19. A process according to claim 1 in which the reaction mixture is at a temperature in the range 50° to 70° C during the hydrolysis.
20. A process according to claim 1 in which the temperature is maintained below 100° C until the reaction mixture is saturated with carbon dioxide.
21. A process according to claim 1 in which carbon dioxide is introduced into the reaction mixture at a temperature above 50° C.
22. Detergent additives of high basicity suitable for incorporating in lubricating oils whenever prepared by a process according to claim 1.
23. Detergent additives according to claim 22 in which the surfactant is phenolic.
24. Detergent additives according to claim 22 in which the surfactant is a sulphurised phenol.
25. Detergent additives according to claim 22 in which the metal is magnesium.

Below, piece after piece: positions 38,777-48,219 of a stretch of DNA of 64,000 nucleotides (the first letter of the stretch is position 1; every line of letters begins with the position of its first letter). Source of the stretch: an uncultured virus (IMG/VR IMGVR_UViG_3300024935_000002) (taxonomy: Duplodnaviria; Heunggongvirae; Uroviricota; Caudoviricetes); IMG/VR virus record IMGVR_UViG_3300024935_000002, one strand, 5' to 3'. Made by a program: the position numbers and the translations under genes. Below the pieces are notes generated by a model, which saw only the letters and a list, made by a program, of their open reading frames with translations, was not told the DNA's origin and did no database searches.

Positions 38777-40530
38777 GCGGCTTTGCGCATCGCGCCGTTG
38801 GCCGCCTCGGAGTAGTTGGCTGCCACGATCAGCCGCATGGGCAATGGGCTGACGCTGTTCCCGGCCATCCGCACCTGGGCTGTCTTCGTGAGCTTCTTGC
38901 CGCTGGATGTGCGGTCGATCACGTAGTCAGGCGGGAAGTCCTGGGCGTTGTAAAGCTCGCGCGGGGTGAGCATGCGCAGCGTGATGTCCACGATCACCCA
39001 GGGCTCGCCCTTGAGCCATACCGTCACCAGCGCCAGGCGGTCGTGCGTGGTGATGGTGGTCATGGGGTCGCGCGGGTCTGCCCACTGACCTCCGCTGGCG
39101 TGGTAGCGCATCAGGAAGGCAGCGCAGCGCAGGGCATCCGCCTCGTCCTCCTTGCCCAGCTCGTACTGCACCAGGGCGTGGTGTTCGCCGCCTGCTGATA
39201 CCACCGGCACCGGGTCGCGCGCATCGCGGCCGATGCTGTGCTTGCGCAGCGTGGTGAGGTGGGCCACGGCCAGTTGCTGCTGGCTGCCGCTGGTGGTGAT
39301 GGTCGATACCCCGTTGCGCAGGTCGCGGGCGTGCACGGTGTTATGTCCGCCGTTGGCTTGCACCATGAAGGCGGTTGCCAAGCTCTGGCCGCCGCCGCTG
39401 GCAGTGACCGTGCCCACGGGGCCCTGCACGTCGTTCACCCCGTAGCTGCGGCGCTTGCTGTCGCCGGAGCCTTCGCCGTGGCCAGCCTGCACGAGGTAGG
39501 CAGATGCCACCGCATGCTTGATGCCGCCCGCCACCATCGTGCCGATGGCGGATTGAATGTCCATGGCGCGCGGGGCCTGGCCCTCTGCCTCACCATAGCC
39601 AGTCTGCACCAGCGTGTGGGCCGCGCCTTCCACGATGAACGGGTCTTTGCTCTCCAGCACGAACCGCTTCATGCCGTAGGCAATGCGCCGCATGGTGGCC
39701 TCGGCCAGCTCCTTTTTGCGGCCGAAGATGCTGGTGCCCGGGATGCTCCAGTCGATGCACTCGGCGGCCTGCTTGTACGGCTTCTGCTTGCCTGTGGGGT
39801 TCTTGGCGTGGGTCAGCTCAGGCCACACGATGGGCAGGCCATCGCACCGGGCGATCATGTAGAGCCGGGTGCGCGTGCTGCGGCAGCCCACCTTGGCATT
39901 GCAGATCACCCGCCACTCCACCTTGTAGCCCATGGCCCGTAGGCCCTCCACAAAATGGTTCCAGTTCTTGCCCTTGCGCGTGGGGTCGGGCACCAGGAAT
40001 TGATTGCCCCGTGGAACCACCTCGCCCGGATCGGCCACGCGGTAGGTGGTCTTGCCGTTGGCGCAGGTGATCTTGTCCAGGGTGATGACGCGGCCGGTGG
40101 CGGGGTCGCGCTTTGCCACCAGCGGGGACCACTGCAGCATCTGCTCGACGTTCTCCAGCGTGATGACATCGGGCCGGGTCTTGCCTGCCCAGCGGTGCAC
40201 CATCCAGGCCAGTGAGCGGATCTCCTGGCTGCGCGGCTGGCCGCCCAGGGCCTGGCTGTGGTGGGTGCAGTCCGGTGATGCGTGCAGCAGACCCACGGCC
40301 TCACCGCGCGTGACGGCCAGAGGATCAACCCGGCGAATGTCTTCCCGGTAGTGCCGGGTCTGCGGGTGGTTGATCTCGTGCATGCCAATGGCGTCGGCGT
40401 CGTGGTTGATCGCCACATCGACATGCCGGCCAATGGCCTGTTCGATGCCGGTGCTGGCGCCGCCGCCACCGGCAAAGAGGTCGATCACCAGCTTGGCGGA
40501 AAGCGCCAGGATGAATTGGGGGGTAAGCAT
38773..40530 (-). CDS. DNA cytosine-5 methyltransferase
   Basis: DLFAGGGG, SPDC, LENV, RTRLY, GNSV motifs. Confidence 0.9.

26. A lubricating oil containing from 0.01 to 30% by weight of a detergent additive according to claim 22.
This is a continuation-in-part of my prior application Ser. No. 687,557 filed May 18th, 1976, and now abandoned, and the invention relates to a process for making detergent additives of high basicity suitable for use in lubricating oils.
There is an increasing need for detergent additives which have high basicity, and this invention is concerned with high basicity phenates commonly known as overbased phenates particularly overbased magnesium phenates. These compounds have been found to be particularly useful as additives in lubricating oils used in connection with high sulphur containing fuels, such as marine diesel fuels, since the high basicity will neutralise the acids formed by the burning of the fuel.